Advertisers must accentuate the positive

by Nigel Hollis | April 23, 2018

When researching Brand Premium I interviewed a well-respected agency planner who told me that the most effective marketing campaigns traded on people’s anxieties and insecurities. I am not convinced their assertion is true but in today’s turbulent times perhaps brands should have a responsibility to accentuate the positive not add to the negative?

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I have little doubt that trading on people’s anxieties is a powerful sales device. Ever since James Young realized the key to selling antiperspirant was to make women believe that sweating might lose them the man of their dreams, advertisers have traded on people anxieties, real or invented. But it does not have to be this way. Successful campaigns like those for Dove, Always and Nike have chosen to take a commonplace anxiety and help empower people to face it rather than turn to the brand to assuage it.

If the end result is the same and the brand gets to sell more stuff perhaps all brands should follow the advice of the popular song from the 40s and 'Ac-Cent-Tchu-Ate the Positive'. The lyrics written by Johnny Mercer and published in 1944 go as follows,

“You've got to accentuate the positive

Eliminate the negative

Latch on to the affirmative

Don't mess with Mister In-Between

You've got to spread joy up to the maximum

Bring gloom down to the minimum

Have faith or pandemonium

Liable to walk upon the scene”

I don’t know about you but I think we all have enough “pandemonium” to deal with right now (and I am not just thinking about politics or international relations). As noted by Anita Rao in this post many brands have found success by becoming more sustainable and maybe it is time that more of them also stepped up to help improve the social climate as well as the meteorological one. Take for example, UK high street fashion retailer River Island’s much praised ‘Labels Are For Clothes’ campaign which sought to question traditional societal labels around gender, race and disabilities while also donating a portion of sales being donated to an anti-bullying charity.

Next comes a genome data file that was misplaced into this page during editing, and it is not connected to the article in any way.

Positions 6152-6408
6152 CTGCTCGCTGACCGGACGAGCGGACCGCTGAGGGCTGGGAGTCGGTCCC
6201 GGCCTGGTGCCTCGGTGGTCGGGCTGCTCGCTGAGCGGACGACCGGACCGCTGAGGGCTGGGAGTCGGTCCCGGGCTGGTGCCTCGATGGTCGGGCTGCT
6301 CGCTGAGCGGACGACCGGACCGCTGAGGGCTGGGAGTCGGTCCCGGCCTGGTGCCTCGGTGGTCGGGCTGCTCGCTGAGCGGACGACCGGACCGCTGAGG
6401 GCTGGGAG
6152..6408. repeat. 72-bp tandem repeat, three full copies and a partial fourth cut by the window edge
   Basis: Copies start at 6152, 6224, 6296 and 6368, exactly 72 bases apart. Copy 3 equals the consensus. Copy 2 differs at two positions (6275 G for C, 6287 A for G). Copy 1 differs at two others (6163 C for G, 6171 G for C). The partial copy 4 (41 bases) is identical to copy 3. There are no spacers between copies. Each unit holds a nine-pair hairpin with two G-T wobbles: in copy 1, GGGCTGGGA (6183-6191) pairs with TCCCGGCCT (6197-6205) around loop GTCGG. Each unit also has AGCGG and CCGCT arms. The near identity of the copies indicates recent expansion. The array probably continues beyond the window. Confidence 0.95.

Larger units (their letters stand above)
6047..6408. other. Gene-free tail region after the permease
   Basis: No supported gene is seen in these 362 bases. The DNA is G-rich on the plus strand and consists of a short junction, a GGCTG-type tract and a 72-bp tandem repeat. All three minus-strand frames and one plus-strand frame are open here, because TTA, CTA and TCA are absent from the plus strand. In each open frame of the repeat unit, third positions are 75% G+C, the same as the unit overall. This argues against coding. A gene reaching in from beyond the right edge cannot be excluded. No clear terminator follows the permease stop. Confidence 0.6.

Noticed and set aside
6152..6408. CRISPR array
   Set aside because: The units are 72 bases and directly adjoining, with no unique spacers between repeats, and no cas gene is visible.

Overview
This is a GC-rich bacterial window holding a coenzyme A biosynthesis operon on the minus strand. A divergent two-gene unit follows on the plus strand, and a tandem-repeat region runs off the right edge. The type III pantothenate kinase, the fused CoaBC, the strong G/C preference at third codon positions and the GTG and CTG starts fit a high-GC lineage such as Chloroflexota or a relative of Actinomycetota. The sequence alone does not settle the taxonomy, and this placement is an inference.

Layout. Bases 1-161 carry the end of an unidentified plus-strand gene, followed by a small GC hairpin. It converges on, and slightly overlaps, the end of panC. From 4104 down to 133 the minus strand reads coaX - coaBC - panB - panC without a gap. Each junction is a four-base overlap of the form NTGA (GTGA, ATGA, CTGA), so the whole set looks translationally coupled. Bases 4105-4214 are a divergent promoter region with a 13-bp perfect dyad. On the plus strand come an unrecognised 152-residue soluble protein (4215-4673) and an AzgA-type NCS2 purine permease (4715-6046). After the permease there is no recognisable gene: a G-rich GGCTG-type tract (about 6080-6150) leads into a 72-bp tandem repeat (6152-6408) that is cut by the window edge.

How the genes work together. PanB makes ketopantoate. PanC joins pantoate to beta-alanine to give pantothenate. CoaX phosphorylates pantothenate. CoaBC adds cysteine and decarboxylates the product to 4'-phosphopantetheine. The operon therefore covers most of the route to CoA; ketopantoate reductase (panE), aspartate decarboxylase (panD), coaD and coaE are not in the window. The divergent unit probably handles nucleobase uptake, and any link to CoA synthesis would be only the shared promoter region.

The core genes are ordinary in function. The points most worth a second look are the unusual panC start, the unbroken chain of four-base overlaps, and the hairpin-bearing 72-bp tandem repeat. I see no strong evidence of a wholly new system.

But what do you think? Please share your thoughts.

5 comments

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  1. Aruna, May 01, 2018

    I think more and more brands are steering towards the positive.. 

    One example of a brand that is transitioning and steering towards the positive is Saffola, an oil brand in India.The brand is clearly moving from playing on insecurities to talking positive .

    https://brandequity.economictimes.indiatimes.com/news/business-of-brands/the-saffola-story-from-scare-to-care/59765523

  2. Nigel, April 25, 2018

    Thanks for the comments.

    Yes, there is good evidence that we are motivated by fear and loss more than happiness or gain. My argument is that in these turbulent and angst ridden times maybe brands need to take a stand and not add to people's negative emotions.